On the Han Oak patio, Bamboo Sushi chef PJ Yang can't stop laughing about getting hit with a stick.

"My dad hit me with a mop handle until it broke, and I'm curled up crying and laughing," says Yang. "'Damn it, I can't even beat you right!'" he laughs, mimicking his father.

Get seven Korean chefs at the same table, and the conversation turns to their parents.

"Believe it or not," says Koi Fusion's Bo Kwon from the other side of the table, "I was the good kid in the family." Just minutes before, he'd been comparing notes with Kim Jong Grillin's Han Ly Hwang on where to get gold grills for his teeth, and pointing out the faint echo of a penis his tattoo artist had drawn—like a disgruntled Disney cartoonist—on his left arm.

"You were the good kid," Yang tells him. "I was Jerry Springer."

(Thomas Teal)
(Thomas Teal)
(Thomas Teal)
(Thomas Teal)

The restaurant where we're sitting, Han Oak, is best known as a more staid Korean prix-fixe spot, with $45 meals served on weekend nights. The space is half modernist loft, half walled garden, with patio furniture and kids playing. But ever since chef Peter Cho started serving up a Sunday-Monday party menu of noodles and dumplings, the backyard restaurant behind the Ocean has become a sort of home base for Korean chefs in town. On those nights, Hwang says, you can just pop in and expect at least one other chef to be there.

Sure, part of the reason is that Sunday and Monday are a chef's traditional nights off, which means seemingly everyone else in eyeshot has a food handler's card, aside from the kids blowing bubbles onto the tables. The owners of Shift Drinks, Roscoe's and 4-4-2 are all just tables away.

(Thomas Teal)
(Thomas Teal)
(Thomas Teal)
(Thomas Teal)

And part of it is the prices, just $9-$12 a plate. "Chefs don't really have a lot of money," Hwang told WW a few weeks earlier. "I kept wondering how [Cho] did it, and then noticed that everything he's serving is stuff you make at home when you're broke. It's kind of genius." Low prices are the secret, jokes FOMO Chicken's Sun Kim, to getting a lot of Koreans in a room.

But none of that would matter if it weren't for Cho's terrific cocktail-happy menu of wild flavors and rich homestyle comforts, an ever-changing menagerie that always seems to include a $10 plate of thick-breaded and juicy Korean fried chicken so laden with fat and spice our server said she sometimes just noshes on the dredged skins.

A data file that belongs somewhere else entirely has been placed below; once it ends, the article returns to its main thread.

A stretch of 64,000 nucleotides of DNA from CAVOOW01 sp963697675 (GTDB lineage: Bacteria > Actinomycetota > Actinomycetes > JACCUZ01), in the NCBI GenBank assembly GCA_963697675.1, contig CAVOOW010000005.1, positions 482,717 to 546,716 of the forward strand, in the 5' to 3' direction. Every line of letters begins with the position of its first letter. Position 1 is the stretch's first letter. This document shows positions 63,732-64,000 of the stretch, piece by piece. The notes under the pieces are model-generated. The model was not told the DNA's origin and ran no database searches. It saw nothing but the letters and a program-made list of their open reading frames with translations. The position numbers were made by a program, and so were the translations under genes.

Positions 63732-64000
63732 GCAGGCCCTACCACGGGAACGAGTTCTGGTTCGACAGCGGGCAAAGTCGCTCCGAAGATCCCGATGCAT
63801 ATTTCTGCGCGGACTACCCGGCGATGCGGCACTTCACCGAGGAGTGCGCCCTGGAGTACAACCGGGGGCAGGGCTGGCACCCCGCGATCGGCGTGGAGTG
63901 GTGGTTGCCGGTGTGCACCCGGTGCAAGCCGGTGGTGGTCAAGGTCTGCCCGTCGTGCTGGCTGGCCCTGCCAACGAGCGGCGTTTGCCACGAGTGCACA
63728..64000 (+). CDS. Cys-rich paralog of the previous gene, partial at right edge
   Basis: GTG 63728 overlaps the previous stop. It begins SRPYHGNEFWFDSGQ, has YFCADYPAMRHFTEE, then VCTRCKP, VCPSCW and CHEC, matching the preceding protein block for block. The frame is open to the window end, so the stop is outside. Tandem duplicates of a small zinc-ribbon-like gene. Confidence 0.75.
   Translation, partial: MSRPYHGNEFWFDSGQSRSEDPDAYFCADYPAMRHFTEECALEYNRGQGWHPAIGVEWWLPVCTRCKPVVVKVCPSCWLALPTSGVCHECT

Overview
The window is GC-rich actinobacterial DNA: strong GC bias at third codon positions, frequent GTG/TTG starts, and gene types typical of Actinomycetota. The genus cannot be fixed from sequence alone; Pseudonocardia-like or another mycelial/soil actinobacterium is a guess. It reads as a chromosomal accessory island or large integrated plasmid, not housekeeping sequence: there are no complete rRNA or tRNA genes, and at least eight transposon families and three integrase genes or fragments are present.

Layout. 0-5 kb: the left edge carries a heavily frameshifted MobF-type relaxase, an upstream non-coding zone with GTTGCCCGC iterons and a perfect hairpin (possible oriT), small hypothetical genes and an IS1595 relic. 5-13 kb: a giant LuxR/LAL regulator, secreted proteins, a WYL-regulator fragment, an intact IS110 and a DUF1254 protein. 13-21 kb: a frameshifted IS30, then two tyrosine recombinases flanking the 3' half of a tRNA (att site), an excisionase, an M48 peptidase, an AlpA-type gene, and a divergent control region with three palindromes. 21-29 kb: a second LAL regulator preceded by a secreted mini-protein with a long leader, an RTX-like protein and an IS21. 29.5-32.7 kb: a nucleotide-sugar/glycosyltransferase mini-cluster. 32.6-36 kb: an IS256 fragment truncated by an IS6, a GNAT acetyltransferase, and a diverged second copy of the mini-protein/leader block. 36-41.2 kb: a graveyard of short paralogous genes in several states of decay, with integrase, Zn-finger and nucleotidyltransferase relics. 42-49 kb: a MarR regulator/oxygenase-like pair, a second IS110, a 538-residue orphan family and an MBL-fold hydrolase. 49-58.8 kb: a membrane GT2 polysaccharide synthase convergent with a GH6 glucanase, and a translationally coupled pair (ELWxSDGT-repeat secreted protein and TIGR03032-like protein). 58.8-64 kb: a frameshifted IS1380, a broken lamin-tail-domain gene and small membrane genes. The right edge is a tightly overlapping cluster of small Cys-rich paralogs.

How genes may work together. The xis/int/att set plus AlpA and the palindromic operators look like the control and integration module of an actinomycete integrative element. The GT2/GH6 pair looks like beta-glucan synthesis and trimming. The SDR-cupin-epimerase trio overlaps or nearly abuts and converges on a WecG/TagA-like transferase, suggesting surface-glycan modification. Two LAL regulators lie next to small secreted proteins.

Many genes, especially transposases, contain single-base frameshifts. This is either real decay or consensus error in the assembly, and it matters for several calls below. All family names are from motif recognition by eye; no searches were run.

Elsewhere on the menu are chive-pork dumplings ($9) so delicate I almost cried the first time I tasted one, a beautifully salty and crispy blood sausage drenched in over-easy egg, and a Korean-Chinese jja jang myun hand-pulled noodle dish made with fermented black beans. On the right night, when those thickly al-dente noodles come with butternut squash that melts into the bean sauce, that jja jang murders every other version in town.

When you ask how the chef group at Han Oak came together, though, most chefs at the table just nod to Hwang, who knows seemingly every chef in town, and to Yang.

"I was already coming down to the Stray Dogs nights," says Yang, referring to the hot dog pop-up Cho once shared with Chalino chef Johnny Leach. "I was here the first week. I've had so much Peter Cho dick in my mouth!"

"Quote of the night," Kwon says.

Cho's father stops by to introduce himself, taking a break from helping out at the restaurant, but he stops shaking hands when he sees Yang. "I know you already!" he says.

Usually it's just two or three people, Hwang says of meals at Han Oak. But tonight, on Zilla chef Kate Koo's birthday, the whole gang is here, including her husband Kyo, head chef at Danwei Canting. But the Koos are almost never both at the table, instead chasing down a two-foot tall kid whose shirt brags he's the World's Greatest Eater. He rarely sits still long enough to prove it.

(Thomas Teal)
(Thomas Teal)
(Thomas Teal)
(Thomas Teal)

Everyone at the table is going a little bit nuts for the budae jjigae when it arrives, but are horrified to discover I've somehow never tried the dish.

"You know what this is, right?" says Matt Choi, who with his mother makes the Choi's Kimchi that shows up in local supermarkets and a wealth of restaurant plates around town, pointing to the gallimaufry of orange cheese, spam, hot dog and ramen noodle. Patiently, he and Kwon explain the dish's origins as a comfort food for American army-base staff in Korea. "That's why there's American cheese," Kwon says. "They raided the pantries of all the GIs."

"Dishes like that," says Kate Koo, "People try to make them with expensive ingredients and it's not right. You need the cheap stuff."

"Oh yeah," says Kim. "That's the Costco meat. You know that burnt tire flavor?"

It is, as advertised, perfectly made for my trashy American palate, a bath of salt and fat and spice that's like an explosion at the grade-school cafeteria.

"It's maybe the perfect stoner food," Hwang says.

By the time the meal's done, the table has shot through three of every item on the menu, leaving nothing but scratched plates behind. Perhaps as a result of those Hite-spiked kimchi micheladas, the chefs decide to pick a credit card at random off the tray to see who pays for the whole tab.

It comes up Bo Kwon, but nobody has the heart to actually make him pay for all of it. One after another, hands raise up toward the server, each with another credit card.

Han Oak, 511 NE 24th Ave., 971-255-0032, hanoakpdx.com. Noodle and Dumpling Night every Sunday and Monday, 5-10 pm.